Peng: Equality from a Model Minority


Helen Peng

McCain’s legacy is one that United States will forever remember as a brave veteran, strong citizen, and man that always put his country first.

Helen Peng, Student LIfe Editor

The summer before my sophomore year, I clearly remember driving through the National Mall admiring the picturesque rolling green lawns and roman architecture of our capitol’s landscape. I had been to Washington, D.C. a couple of times before, but some monuments and museums were fresh to my eyes, in particular, the National African American History museum. A deep copper geometric structure that stretches towards the sky, the African American History museums not only exemplifies an architectural masterpiece, but a national accomplishment  as well.

While driving past this structure, my initial reaction was an overwhelming sense of national pride; after all, America has come far from the shackles of slavery and Jim Crow. Still, I couldn’t help but wonder where the Asian American Museum was. My parents had immigrated from China and built their lives up to support my sister and me like millions of other Asian Americans. Where was the museum that celebrated my culture and, daresay, “portion” of American diversity? Later that day, my curiosity drove me to look up the said museum. Somewhat thankfully, I discovered the “National Asian American and Pacific Islander” museum but found that it was under renovation while its website provided no future explanation or information.

I was frustrated to say the least. I felt under-represented and even that my culture was under-appreciated. Looking back, I know realize that Asian American history and culture is under-emphasized in the American political society. This fundamental issue is plainly reflected in public school education curriculum.

In public schools, there’s a huge emphasis on African American history. While MLK and Rosa Parks are taught in Pre-K, I’d only ever heard of the Asian Exclusion Act in the freshman year of high school. This not only shows a fundamental issue in the public school education system but also reflects U.S. society’s apparent ignorance of some ethnicities’ relevance in US history.

To clarify, I have nothing against the celebration of African American culture–by no means am I arguing that African American culture should not be celebrated to the extent that it is. Instead, I argue that American diversity in ALL spectrums should be celebrated. Yes, I am aware that the the National African American museum was built in celebration of Obama’s presidency. But why did this have to trigger such a celebration of culture? Why was it not there before? Is America really so petty that the celebration of diversity can only be triggered publicly in politics by a president of that race?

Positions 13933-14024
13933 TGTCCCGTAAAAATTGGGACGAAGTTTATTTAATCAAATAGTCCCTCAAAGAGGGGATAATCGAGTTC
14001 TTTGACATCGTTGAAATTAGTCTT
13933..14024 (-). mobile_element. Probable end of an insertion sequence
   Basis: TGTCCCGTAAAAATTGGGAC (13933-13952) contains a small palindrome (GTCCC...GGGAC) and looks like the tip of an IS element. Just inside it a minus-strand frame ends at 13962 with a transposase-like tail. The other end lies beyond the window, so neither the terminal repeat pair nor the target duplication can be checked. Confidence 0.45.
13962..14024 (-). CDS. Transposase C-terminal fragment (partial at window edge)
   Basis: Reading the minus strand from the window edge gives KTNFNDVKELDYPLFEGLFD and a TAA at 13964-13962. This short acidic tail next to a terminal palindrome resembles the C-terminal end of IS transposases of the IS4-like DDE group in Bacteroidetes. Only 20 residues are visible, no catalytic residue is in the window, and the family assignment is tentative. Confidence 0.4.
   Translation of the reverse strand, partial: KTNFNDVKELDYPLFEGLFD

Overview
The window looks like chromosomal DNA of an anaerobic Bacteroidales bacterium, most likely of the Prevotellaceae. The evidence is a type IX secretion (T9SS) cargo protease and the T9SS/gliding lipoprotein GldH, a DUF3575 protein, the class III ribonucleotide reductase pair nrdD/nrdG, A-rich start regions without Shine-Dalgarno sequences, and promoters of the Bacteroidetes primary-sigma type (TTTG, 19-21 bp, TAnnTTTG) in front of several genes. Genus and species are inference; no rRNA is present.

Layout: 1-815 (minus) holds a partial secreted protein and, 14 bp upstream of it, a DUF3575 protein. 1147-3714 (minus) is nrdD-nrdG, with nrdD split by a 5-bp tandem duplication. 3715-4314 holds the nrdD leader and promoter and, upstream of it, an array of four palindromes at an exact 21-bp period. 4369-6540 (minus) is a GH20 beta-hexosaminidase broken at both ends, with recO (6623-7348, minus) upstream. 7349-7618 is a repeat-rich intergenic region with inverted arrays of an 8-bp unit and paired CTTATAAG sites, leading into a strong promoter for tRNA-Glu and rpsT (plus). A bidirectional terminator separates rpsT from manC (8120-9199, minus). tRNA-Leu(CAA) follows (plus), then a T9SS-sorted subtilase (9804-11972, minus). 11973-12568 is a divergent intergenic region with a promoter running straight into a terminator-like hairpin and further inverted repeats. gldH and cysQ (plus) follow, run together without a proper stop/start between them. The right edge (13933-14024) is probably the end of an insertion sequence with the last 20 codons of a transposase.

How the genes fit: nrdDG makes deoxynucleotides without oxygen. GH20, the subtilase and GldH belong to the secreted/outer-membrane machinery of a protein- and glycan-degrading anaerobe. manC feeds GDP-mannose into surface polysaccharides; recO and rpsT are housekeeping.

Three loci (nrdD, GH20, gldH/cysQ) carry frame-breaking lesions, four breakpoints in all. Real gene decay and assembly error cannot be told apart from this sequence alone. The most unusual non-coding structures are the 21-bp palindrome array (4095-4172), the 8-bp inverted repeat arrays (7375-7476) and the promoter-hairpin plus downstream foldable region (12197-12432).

On the MDE Social Studies framework, published in 2011, for each grade, the depth of knowledge for each grade-level is bulleted. In the Civil and Human Rights section, African American history only shows up in the course curriculum in fourth grade, to “Identify historical figures (e.g., Fannie Lou Hamer, Medgar Evers, and Martin Luther King Jr., etc.), circumstances (e.g., slavery, abolition, segregation and integration, etc.), and conditions (e.g., The Great Migration, Trail of Tears, Women‘s Suffrage, etc.) …”

Furthermore, from 4th to 12 grade, only African American history and women’s suffrage movements are emphasized in the Civil rights curriculum. Asian and other ethnic minorities only appear in 11th grade US History. And even then, no key figures or movements are required in U.S. history state curriculum only a citation and analyzation of “the political, economic, and social changes in the United States that expanded democracy for other minority and immigrant groups.” History is about learning about our past to build a future but how is that possible if I, as an Asian American high schooler, know so little about my own history in the nation that glorifies diversity?

Maybe Asian equality issues did not result in such a large movement as the African American Civil Rights movement, but that is no excuse for our history to not be covered in schools. U.S. society must realize that America’s diversity and social issues aren’t black and white. Undoubtedly are these issues integral to U.S. society, but they are NOT the only issues that should be discussed and highlighted. As a girl in the minority who attended public school for all of her life, I can safely say that in history classes and U.S. history classes, I wonder if I fit into the spectrum of diversity in America due to the of the lack of acknowledgement of other races beside black and white.

Maybe this plea or a celebration of diversity is too much to ask for in today’s society of Islamophobia, anti-immigration, and nativism, but the celebration of ALL ethnicities and diversity as a whole is essential for the integration and peace of America in the future.